-if the abuse is occurring in a home situation, when you are ready to move contact social services, Adult Protective Services, any caseworkers that might be working with you, anyone supervising your abuser (And if they're a doctor, an LPN or a RN, contact the licensing board) and the police. If at all possible, have your allies meet with the police prior to any confrontation, provide them with the documentation, and request to have the police meet them at the home during the confrontation. Have your advocate accompany them, if they are not the same person, so that the advocate can explain the nature of your disability and prepare the authorities for any excuses your abuser may provide. And above all else, make ABSOLUTELY SURE that you are not alone when you confront your abuser, and that you are not left alone after. Do whatever it takes to get the abuser off the property.

-Your abuser may hold legal authority over you. You have the right to revoke power of attorney. Do it. If your abuser holds legal guardianship, have your ally seek an emergency custody hearing to get a court-appointed guardian immediately prior to any attempts to remove either yourself or the abuser from the situation, and do not make your move until guardianship has been established with someone you can trust. 

-If you can't run, You’ll be staying at the same property for the time being. This is incredibly dangerous. Your abuser knows where you are and will make attempts to get back into your life and/or retaliate. Because he knows the property, there is a good chance he can get close enough to hurt you. THE BEST THING YOU CAN DO IS HAVE YOUR ABUSER IN JAIL AS LONG AS YOU POSSIBLY CAN. That won’t last, so you’ll have to take steps to protect yourself short-term and long term. Deny them access to the property. Either you or your ally should learn how to change locks (it’s easier than you think) and purchase new lock kits for every entrance. Be ready to change the locks immediately after your abuser vacates the property. Do not go to bed until every door on the property is rekeyed, including “Inside” doors that connect your house to a shed or garage. If you can't rekey it, chain it shut and put a padlock on it. Even if your abuser was not provided with a key to your house, they probably have one now. If you can’t afford new lock kits, switch the locks on your house with the locks on your ally’s house. Make sure that every door and window is secured. For the first week or two, do not stay at the property alone and DO NOT leave the property vacant for any length of time AT ALL, especially not if your abuser is still attempting contact. You abuser may call a locksmith and have the doors rekeyed to regain access, so it is important that either you or someone you trust be there to stop this from happening. Get the abuser’s name off bank accounts, utility bills, credit cards, and emergency contact sheets. Continue to document all contact with the abuser but do not, under any circumstances, communicate. Don’t answer their phone calls. Don’t answer the door. Don’t even open unwanted texts or e-mails. Document the contact, retain the (unread) text or e-mail, and then keep going.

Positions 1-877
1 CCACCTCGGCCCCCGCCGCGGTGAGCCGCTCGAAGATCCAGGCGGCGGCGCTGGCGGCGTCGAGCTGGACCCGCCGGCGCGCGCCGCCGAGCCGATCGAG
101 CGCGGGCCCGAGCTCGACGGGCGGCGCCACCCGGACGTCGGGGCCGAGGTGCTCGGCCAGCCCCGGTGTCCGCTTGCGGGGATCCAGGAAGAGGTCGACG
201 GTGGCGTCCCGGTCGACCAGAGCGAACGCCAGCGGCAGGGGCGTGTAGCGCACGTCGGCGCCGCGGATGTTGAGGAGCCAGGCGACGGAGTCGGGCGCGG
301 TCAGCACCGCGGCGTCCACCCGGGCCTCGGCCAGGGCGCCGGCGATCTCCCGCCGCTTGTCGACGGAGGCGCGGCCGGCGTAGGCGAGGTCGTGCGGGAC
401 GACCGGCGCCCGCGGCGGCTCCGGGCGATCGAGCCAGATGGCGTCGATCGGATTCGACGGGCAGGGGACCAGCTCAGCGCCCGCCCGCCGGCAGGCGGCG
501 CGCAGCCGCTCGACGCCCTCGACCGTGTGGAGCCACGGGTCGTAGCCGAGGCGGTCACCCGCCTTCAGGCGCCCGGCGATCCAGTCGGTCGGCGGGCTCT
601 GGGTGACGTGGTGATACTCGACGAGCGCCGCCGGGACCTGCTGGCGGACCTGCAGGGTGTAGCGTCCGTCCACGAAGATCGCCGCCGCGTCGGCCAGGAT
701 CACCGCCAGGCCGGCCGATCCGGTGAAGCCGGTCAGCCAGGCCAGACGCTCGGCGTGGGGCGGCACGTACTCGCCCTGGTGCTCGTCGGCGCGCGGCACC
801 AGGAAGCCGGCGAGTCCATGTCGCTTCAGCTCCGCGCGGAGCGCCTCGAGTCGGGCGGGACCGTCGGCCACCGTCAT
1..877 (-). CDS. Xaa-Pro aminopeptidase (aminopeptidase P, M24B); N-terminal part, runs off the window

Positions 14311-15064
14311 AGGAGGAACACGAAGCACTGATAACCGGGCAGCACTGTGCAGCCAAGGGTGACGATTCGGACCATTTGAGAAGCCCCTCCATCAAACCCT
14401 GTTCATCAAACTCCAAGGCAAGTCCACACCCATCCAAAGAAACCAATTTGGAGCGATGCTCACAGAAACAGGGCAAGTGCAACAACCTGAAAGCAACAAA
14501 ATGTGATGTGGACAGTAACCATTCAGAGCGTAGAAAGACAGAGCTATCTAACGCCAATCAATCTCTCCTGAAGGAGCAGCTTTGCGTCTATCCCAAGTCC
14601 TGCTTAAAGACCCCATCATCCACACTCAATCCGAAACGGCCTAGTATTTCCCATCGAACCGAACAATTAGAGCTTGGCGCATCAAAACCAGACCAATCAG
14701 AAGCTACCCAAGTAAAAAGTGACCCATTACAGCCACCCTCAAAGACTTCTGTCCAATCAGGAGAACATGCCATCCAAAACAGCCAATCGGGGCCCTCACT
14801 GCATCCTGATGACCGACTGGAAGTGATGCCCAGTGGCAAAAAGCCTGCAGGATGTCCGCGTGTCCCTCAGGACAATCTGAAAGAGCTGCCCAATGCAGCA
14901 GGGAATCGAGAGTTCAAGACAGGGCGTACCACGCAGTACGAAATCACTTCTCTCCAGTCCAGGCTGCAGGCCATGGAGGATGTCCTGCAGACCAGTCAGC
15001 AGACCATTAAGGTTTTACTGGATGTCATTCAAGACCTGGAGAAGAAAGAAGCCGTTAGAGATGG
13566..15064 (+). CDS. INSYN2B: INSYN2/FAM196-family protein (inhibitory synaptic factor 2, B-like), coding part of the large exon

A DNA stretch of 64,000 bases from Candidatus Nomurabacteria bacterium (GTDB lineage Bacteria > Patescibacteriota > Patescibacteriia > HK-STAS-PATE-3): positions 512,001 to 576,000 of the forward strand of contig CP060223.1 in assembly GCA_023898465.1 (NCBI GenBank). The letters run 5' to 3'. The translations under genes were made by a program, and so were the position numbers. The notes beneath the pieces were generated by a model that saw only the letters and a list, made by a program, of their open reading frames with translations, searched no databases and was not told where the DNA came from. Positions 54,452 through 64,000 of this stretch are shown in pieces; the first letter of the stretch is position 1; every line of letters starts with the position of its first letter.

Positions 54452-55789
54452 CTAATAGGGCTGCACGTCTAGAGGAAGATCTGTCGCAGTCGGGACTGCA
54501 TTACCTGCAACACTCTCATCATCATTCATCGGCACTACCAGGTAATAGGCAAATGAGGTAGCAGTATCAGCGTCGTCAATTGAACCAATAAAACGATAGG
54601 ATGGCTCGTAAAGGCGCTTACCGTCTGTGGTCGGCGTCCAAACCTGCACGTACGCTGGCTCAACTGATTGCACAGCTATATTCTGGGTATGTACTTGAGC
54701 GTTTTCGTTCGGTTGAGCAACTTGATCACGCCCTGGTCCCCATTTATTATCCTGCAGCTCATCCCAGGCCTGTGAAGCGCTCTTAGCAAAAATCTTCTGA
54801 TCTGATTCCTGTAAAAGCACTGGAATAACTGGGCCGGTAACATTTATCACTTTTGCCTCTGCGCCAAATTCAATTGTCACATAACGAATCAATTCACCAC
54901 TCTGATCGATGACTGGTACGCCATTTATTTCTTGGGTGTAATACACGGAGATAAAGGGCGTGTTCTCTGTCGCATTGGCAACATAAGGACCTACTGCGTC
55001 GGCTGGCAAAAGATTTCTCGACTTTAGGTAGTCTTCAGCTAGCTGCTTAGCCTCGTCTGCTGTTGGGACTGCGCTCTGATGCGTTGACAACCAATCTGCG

-You may need to plan to move. Your abuser knows that property intimately, they know where you are as long as you stay there, and they’ll know how to get to you. If your abuser makes no attempt to contact you during the first month, and you have evidence they’ve moved on, it’s probably safe to stay. If your abuser has made repeated attempts to get back into your home and your life, or they are still calling you and making other attempts to contact you, or if you have seen them in the neighborhood, I highly recommend you begin the process of finding a new home and moving there. And again, DO NOT use your current address for anything. Instead, use your P.O. box as your primary mailing address. When you get to the new property, file change of address with the PO box as the previous address. Otherwise, notification of the new address will be sent to the current address, and if your abuser has any access to that address’s mail they will know where you are now.